The core of external interest in Sri Lanka today lies in establishing beyond all doubts, allegations and counter-allegations what really happened during the last phase of the civil war, the so-called “Eelam War” or Tamil war of independence waged by the Liberation Tigers of Tamil Eelam (LTTE) against the Sri Lankan state. While the all-out efforts of the Sri Lankan security forces to crush the rebels once and for all are well-documented (the Sri Lankan state was so proud of its achievement in ending the war that it officially boasted of the efficacy of the so-called Rajapaksa Doctrine or Rajapaksa Model consisting of seven principles in this regard), it was the last few months before the final denouement in May 2009 that remain a grey area. Incidentally, a member of the ruling Bharatiya Janata Party recently suggested that India also use this doctrine to finish off the secessionist movement in the Indian state of Jammu and Kashmir.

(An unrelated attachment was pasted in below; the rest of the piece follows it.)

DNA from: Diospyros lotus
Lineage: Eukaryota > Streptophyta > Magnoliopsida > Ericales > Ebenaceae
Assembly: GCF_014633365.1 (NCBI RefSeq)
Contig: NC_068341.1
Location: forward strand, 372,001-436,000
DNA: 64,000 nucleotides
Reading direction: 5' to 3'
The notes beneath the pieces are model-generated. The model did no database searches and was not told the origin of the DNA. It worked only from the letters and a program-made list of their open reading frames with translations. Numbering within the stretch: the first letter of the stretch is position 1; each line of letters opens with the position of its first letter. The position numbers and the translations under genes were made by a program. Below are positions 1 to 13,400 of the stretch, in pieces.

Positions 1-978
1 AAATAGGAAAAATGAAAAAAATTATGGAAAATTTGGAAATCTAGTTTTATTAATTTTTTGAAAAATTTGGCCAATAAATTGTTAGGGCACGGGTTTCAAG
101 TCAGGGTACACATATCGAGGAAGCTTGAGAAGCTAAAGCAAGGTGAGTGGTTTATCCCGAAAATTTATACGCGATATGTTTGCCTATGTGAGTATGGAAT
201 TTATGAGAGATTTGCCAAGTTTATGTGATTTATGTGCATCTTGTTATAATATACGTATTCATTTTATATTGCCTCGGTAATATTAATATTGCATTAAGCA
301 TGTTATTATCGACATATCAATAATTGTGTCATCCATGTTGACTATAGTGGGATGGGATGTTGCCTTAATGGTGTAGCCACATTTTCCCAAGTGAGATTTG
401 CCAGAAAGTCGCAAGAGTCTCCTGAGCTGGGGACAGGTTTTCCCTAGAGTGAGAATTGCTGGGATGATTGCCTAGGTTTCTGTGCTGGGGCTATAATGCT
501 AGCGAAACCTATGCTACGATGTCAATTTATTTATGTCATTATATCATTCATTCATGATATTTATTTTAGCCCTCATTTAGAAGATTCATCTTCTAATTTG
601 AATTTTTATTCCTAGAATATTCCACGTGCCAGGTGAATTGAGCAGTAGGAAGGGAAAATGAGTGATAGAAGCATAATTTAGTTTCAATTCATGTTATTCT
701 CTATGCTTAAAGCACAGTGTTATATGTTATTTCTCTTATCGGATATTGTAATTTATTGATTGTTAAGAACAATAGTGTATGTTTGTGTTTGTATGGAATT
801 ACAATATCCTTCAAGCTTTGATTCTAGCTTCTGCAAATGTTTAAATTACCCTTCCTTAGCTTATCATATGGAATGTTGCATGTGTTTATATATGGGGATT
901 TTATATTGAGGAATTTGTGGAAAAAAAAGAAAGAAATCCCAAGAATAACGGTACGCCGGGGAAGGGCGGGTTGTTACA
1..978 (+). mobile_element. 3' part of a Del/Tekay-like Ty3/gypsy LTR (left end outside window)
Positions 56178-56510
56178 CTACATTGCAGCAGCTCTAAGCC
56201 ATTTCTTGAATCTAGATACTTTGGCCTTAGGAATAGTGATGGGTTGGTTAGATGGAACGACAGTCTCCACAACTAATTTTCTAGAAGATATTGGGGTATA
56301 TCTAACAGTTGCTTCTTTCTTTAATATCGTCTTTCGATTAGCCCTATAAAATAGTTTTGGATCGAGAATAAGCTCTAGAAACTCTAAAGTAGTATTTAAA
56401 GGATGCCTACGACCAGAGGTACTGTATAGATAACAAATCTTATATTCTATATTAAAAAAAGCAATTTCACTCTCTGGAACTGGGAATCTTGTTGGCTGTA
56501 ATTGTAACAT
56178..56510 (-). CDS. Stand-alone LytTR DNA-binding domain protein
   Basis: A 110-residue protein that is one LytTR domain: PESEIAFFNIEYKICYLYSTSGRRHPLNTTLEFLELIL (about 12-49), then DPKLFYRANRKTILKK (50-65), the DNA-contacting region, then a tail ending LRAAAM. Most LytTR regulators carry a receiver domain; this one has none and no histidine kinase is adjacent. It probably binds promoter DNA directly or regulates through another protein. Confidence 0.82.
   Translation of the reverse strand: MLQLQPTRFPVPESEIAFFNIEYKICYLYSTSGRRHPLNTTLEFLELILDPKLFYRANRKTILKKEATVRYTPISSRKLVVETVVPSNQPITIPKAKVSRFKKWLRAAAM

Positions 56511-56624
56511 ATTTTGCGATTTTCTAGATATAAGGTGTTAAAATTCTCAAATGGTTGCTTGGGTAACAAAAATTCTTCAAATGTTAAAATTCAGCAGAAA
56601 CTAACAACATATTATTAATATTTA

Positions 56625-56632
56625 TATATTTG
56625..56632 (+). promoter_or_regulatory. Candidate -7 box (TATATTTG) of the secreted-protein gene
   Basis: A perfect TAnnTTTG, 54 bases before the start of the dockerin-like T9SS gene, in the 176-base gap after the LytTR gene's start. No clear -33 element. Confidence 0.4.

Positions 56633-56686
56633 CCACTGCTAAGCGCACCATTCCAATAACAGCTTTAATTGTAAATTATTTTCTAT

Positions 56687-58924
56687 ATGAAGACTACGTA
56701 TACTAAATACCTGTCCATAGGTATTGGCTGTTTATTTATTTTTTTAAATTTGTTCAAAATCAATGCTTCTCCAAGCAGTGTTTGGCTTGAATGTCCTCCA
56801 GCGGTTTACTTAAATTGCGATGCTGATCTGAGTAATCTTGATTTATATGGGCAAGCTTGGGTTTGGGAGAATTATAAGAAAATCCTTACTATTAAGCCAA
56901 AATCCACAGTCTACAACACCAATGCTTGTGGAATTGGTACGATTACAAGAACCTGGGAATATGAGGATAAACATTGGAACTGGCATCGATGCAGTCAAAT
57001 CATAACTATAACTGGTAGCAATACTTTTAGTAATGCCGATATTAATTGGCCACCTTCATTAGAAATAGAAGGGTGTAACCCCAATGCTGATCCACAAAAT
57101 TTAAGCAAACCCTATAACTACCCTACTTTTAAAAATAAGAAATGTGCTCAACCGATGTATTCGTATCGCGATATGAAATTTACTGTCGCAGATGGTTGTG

In an honest appraisal of the environment of human rights violation that was built up as a state policy, Tikku writes: “Human rights violations were woven into the very fabric of the fourth Eelam war. These were taking place even as the CFA (Cease Fire Agreement) hung over the landscape, uncertain and unclear,like the evening fog...rights violations took place with increasing frequency. Yet, not many of these managed to attract international attention. The tenor of the ‘war on terror’ rhetoric was pitched so high that it didn’t seem to matter even if some rights violations and related crimes were taking place... Finishing off the LTTE was the job at hand; rights violations and other excesses could be considered later.”